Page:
US5094242A (en) 1988-11-07 1992-03-10 Regents Of The University Of California Implantable nerve stimulation device
US5211175A (en) 1988-11-07 1993-05-18 Regents Of The University Of California Method for implanting electra-acupuncture needle
US5036850A (en) 1989-08-25 1991-08-06 Staodyn, Inc. Biphasic pulse output stage for electronic stimulating device
US5332401A (en) 1989-11-01 1994-07-26 Capel Ifor Donald Apparatus and method for transcranial electrotheraphy
US5054486A (en) * 1990-05-31 1991-10-08 Mamoru Yamada Remedial techniques for the treatment of painful disorders such as intervertebral disc hernia and the like
US5246014A (en) 1991-11-08 1993-09-21 Medtronic, Inc. Implantable lead system
US5255691A (en) 1991-11-13 1993-10-26 Medtronic, Inc. Percutaneous epidural lead introducing system and method
US5449378A (en) 1992-05-08 1995-09-12 Schouenborg; Jens Method and apparatus for the electric stimulation of skin receptors
US5281218A (en) 1992-06-05 1994-01-25 Cardiac Pathways Corporation Catheter having needle electrode for radiofrequency ablation
US5423314A (en) 1992-08-26 1995-06-13 Hewlett Packard Company Introduction apparatus for a fetal scalp electrode
US5439440A (en) 1993-04-01 1995-08-08 Genetronics, Inc. Electroporation system with voltage control feedback for clinical applications
USD357069S (en) 1993-08-25 1995-04-04 Quinton Instrument Company Medical electrode
US5417719A (en) 1993-08-25 1995-05-23 Medtronic, Inc. Method of using a spinal cord stimulation lead
US5593429A (en) 1994-06-28 1997-01-14 Cadwell Industries, Inc. Needle electrode with depth of penetration limiter
US5810762A (en) 1995-04-10 1998-09-22 Genetronics, Inc. Electroporation system with voltage control feedback for clinical applications
US5702359A (en) 1995-06-06 1997-12-30 Genetronics, Inc. Needle electrodes for mediated delivery of drugs and genes
US5682233A (en) 1995-09-08 1997-10-28 Integ, Inc. Interstitial fluid sampler
US5649936A (en) 1995-09-19 1997-07-22 Real; Douglas D. Stereotactic guide apparatus for use with neurosurgical headframe
US5928144A (en) 1995-09-19 1999-07-27 Real; Douglas D. Needle electrode
US5948008A (en) 1995-12-28 1999-09-07 S.L.T. Japan Co., Ltd. Apparatus for treatment of lumbar disc herniation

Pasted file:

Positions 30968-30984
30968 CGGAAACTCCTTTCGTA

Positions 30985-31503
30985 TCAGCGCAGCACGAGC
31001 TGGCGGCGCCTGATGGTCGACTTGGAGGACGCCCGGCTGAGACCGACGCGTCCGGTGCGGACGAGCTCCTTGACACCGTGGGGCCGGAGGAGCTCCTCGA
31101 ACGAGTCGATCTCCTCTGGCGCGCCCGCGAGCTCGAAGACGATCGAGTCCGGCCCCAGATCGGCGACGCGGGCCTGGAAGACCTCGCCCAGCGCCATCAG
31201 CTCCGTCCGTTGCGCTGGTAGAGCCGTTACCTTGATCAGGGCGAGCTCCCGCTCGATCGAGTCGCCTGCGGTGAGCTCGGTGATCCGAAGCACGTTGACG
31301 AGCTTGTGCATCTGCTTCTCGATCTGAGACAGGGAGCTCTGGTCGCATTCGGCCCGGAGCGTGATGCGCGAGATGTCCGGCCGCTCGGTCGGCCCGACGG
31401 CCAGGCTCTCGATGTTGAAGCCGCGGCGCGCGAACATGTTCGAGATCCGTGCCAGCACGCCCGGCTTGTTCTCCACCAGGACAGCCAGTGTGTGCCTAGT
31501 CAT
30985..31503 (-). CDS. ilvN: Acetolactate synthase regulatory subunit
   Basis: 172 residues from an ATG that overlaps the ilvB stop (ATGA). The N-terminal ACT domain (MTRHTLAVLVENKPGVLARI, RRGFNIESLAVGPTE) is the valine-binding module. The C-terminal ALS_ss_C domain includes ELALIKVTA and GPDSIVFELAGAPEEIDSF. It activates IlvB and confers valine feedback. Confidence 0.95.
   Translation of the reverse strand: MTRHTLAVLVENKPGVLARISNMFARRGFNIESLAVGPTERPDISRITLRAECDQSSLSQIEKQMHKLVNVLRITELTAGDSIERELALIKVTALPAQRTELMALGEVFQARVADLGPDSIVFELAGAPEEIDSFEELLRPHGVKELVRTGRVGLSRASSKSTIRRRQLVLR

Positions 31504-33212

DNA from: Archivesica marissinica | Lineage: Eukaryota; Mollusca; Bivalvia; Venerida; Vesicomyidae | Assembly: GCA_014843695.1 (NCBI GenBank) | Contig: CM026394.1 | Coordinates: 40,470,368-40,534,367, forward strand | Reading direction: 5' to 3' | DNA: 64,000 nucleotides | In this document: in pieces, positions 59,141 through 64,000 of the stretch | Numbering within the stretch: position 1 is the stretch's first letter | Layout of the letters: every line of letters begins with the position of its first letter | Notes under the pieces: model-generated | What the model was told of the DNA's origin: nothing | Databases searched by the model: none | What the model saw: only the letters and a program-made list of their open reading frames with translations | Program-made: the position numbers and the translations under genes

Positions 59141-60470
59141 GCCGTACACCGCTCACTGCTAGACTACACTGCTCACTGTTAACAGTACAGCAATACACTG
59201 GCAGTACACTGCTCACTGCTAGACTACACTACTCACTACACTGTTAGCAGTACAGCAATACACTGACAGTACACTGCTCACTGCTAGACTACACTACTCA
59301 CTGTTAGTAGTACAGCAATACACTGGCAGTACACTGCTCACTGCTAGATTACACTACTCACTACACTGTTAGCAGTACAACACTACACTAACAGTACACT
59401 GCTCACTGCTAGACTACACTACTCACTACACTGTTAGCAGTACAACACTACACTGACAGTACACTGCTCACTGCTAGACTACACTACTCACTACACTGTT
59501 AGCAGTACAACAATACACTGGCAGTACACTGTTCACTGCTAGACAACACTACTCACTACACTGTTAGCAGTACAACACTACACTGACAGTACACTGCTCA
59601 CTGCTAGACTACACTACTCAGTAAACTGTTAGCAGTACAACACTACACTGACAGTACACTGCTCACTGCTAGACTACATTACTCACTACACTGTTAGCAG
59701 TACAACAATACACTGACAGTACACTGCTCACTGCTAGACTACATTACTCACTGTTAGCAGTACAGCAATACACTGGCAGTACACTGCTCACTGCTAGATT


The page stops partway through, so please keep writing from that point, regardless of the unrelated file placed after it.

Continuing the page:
US5873849A (en) 1997-04-24 1999-02-23 Ichor Medical Systems, Inc. Electrodes and electrode arrays for generating electroporation inducing electrical fields
US5861015A (en) 1997-05-05 1999-01-19 Benja-Athon; Anuthep Modulation of the nervous system for treatment of pain and related disorders
US5968063A (en) 1997-05-14 1999-10-19 Jennifer Chu Intramuscular stimulation therapy facilitating device and method
US6050992A (en) 1997-05-19 2000-04-18 Radiotherapeutics Corporation Apparatus and method for treating tissue with multiple electrodes
US6068650A (en) 1997-08-01 2000-05-30 Gentronics Inc. Method of Selectively applying needle array configurations
US5941845A (en) 1997-08-05 1999-08-24 Irvine Biomedical, Inc. Catheter having multiple-needle electrode and methods thereof
US6009347A (en) 1998-01-27 1999-12-28 Genetronics, Inc. Electroporation apparatus with connective electrode template
US6208893B1 (en) 1998-01-27 2001-03-27 Genetronics, Inc. Electroporation apparatus with connective electrode template
US6035236A (en) 1998-07-13 2000-03-07 Bionergy Therapeutics, Inc. Methods and apparatus for electrical microcurrent stimulation therapy
US6122547A (en) 1998-10-20 2000-09-19 Benja-Athon; Anuthep Consolidated electrical-lead acupuncture needle
US6304785B1 (en) 1998-10-27 2001-10-16 Huntington Medical Research Institute Electrode insertion tool

Non-Patent Citations (82)

* Cited by examiner, † Cited by third party
Title
AAMI Neurosurgery Committee; AAMI Implantable Neurostimulator Subcommittee. Implantable peripheral nerve stimulators. Assoc. for the Advancement of Medical Instrumentation (1995) NS15-1995, cover-8, 11 pages.
Ahmed et al., "Percutaneous Electrical Nerve Stimulation (PENS): A Complementary Therapy for the Management of Pain Secondary to Bony Metastasis," Clinical Journal of Pain 14:320-3 (1998).
Ahmed et al., "Percutaneous Electrical Nerve Stimulation: An Alternative to Antiviral Drugs for Herpes Zoster," Anesth. Analog. 87:911-4 (1998).
Almay, B.G.L. et al., "Long-Term High Frequency Transcutaneous Electrical Nerve Stimulation (hi-TNS) in Chronic Pain. Clinical Response and Effects of CSF-Endorphins, Monoamine Metabolites, Substance P-Like Immunoreactivity (SPLI) and Pain Measures", J. Physchosom.Res. (1985) 29:247-257, 11 pages.
Baker, L. et al., "Effects of Waveform on Comfort During Neuromuscular Electrical Stimulation", Clinical Orthopedics and Related Research (Aug. 1988) 233:75-85.
Ballegaard et al., "Acupuncture and Transcutaneous Electric Nerve Stimulation in the Treatment of Pain Associated with Chronic Pancreatitis," Scan.J.Rehab.Med. 20:1249-54 (1985).
Balogun et al., "The effects of acupuncture, electroneedling and transcutaneous electrical stimulation therapies on peripheral haemodynamic functioning," Disability and Rehab. 20:41-8 (1998).
Balogun, J., "Effects of Ramp Time on Sensory, Motor and Tolerance Thresholds During Exogenous Electrical Stimulation", The Journal of Sports Medicine and Physical Fitness (Dec. 1991) 3:4, 521-526.
BD Microcontainer lancet product information from BD website.
BD Safety Flow Lancet -Product Number 366356. BD catalog 1997-2000, Capillary Access http://catalog.bd.com/strips/OBDsheet.exe?FNC=productlist-Alistproducts-html-366356 (Aug. 7, 2001) (3 pages).
BD Safety Glide blood collection assembly product information from BD website.
BD Safety Products. BD Vacutainer Safety-Lok Blood Collection Set; BD Vacutainer SafetyGlide Blood Collection Assembly and BD Vacutainer Eclipse Blood Collection Needle, 1 page.